Well, you’ll find most professional cards are based on games cards anyhow (particularly the nVidia and ATI models), the difference is more to do with how they cope with wireframes than anything else. Render cards are different again.

as it stands, direct3D is the best supported mode for max, you set your viewports up so they show quite a decent reprisentation of your material in realtime with the direct3D drivers. (more than just a diffuse texture - bumps, specularity, glossiness, transparency).

It also seems that Direct3D can show textures much clearer, which is useful for mapping blueprints to planes for references.

There are some funny ‘features’ in direct3d mode, for instance it doesn’t seem to be able to show 2 sided polygons.


#13

still want a matrox parhelia :drool:


#14

Largo, I think you are a little confused…graphics cards may be used for viewport display but when it comes to rendering, that’s all software. We are just recently starting to see hardware to assist in rendering such as the PURE hardware raytracer which starts at $7000 a card…


#15

no, i know that MOST cards help only in vieport display, i was wondering if the workstation (like firegl) cards help with rendering. since i KNOW they are specialized for the more complicated calculations (they don’t do games very well at all, not built for that) and so i wasn’t sure whether or not those calculations included helping with the rendering.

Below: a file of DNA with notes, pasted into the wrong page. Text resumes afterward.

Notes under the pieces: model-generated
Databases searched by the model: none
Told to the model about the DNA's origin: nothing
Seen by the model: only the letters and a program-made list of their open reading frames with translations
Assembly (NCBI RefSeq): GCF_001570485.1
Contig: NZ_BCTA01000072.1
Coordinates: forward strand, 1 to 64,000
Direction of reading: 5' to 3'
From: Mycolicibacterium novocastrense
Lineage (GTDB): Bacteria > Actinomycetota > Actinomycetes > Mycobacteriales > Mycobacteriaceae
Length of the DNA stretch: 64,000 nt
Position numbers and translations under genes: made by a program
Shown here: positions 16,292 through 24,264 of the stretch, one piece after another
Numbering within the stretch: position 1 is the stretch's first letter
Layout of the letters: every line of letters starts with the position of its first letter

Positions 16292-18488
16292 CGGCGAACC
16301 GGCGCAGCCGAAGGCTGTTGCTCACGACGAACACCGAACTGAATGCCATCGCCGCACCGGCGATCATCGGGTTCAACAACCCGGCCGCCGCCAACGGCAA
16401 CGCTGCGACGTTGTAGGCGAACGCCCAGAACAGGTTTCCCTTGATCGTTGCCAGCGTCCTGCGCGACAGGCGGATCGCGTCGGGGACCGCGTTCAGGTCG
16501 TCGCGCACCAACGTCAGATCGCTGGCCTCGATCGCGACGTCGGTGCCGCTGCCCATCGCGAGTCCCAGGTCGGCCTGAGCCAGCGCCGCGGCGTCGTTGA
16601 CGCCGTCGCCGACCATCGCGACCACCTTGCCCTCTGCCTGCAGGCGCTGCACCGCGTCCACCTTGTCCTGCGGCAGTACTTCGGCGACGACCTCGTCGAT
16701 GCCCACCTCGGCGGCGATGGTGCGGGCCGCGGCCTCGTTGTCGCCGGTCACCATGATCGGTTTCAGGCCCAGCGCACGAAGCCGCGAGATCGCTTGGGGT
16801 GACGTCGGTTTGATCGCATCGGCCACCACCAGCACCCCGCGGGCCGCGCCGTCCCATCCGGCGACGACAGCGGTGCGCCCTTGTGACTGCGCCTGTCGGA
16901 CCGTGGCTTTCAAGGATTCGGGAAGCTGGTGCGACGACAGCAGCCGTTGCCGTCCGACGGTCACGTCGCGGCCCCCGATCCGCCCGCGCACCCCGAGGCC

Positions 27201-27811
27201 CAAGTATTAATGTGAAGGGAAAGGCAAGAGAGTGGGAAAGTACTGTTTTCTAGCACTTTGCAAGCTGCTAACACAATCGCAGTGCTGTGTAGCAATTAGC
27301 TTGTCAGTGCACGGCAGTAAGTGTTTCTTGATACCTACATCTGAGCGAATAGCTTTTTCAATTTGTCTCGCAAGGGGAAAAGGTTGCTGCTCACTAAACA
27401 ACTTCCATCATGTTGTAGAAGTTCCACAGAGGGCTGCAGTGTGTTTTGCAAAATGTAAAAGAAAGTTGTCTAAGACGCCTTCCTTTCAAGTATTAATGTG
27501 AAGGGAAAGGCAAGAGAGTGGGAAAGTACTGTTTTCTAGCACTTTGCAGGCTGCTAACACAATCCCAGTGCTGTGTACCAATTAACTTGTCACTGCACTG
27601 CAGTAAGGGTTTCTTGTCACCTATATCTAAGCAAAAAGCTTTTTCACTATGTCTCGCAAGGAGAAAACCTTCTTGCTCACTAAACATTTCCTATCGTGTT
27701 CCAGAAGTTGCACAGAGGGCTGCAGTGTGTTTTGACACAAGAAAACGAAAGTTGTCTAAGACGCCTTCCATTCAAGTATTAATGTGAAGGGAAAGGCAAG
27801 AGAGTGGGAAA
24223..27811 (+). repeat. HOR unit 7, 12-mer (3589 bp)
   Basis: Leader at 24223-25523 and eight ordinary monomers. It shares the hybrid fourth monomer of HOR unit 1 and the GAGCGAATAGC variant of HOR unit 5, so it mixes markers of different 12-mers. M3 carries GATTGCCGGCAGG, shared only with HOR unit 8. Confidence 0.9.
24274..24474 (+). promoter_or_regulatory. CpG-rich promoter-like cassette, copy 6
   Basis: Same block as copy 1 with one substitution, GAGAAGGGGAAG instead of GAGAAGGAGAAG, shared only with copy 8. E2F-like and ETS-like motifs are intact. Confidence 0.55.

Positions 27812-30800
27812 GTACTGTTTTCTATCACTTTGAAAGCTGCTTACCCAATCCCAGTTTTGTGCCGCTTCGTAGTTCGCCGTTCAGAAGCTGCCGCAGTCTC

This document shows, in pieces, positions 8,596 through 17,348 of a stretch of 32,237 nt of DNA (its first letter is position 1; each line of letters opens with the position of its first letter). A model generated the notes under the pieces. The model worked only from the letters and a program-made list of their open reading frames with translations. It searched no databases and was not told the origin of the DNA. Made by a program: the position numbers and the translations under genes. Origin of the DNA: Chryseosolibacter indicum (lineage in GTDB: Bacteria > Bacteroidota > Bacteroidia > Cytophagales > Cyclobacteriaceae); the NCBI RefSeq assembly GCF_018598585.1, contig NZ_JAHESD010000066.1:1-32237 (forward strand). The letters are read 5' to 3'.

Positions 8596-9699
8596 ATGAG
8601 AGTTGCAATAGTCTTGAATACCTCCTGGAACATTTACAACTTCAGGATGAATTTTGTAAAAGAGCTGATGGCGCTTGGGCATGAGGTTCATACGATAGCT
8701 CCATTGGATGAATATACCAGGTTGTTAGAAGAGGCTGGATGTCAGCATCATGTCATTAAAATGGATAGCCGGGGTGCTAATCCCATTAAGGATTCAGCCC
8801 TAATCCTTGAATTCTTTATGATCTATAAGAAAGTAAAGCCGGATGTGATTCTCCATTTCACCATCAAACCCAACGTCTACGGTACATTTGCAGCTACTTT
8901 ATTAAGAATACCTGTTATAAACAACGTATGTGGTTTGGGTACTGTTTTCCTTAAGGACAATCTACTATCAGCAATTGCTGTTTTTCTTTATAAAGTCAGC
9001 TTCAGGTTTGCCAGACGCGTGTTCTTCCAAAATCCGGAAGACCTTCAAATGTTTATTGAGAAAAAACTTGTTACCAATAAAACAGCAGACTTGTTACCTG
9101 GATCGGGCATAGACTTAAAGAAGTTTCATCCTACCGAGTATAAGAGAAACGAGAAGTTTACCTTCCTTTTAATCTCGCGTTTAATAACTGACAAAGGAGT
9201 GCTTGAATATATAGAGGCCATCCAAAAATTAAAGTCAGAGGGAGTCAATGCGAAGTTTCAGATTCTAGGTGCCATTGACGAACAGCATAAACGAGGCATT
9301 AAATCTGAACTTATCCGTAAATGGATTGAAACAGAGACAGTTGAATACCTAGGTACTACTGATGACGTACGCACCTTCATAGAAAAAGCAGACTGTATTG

and your right, the workstation cards are bloody expensive (can get up to thousands).

and, um, rendering uses the cpu (ie: hardware). the software is like you know, max, windows, the environment, and what sets up teh caluclations, but the hardware (cpu) is what has to do them…


#16

FireGL’s are essentially Radeons, just as Quadros are essentially Geforces.

http://www.rojakpot.com/default.aspx?location=3&var1=105&var2=0

and they play games perfectly well, thankyou very much :slight_smile:


#17

and, um, rendering uses the cpu (ie: hardware). the software is like you know, max, windows, the environment, and what sets up teh caluclations, but the hardware (cpu) is what has to do them…

:slight_smile: yes, I know what the difference between software and hardware is. the point is that you don’t need ANY software at all. you could have 100% hardware…and things would run a lot faster…but people wouldn’t like having to install a new card for every program they bought (actually, I wouldn’t mind having a Maya chip :P). You could write software to do everything that your graphics card does, it would just be a lot slower…and it would be using a lot of RAM. the purpose of the graphics card is to hard-wire a bunch of functions that are used for rapid rendering and give it some special allocated memory so that these things don’t slow down regular computer operations so much. but these functions which are built in are completely different from the functions that you would want to do high quality raytracing renders…so it does not help rendering at all, only viewport rendering.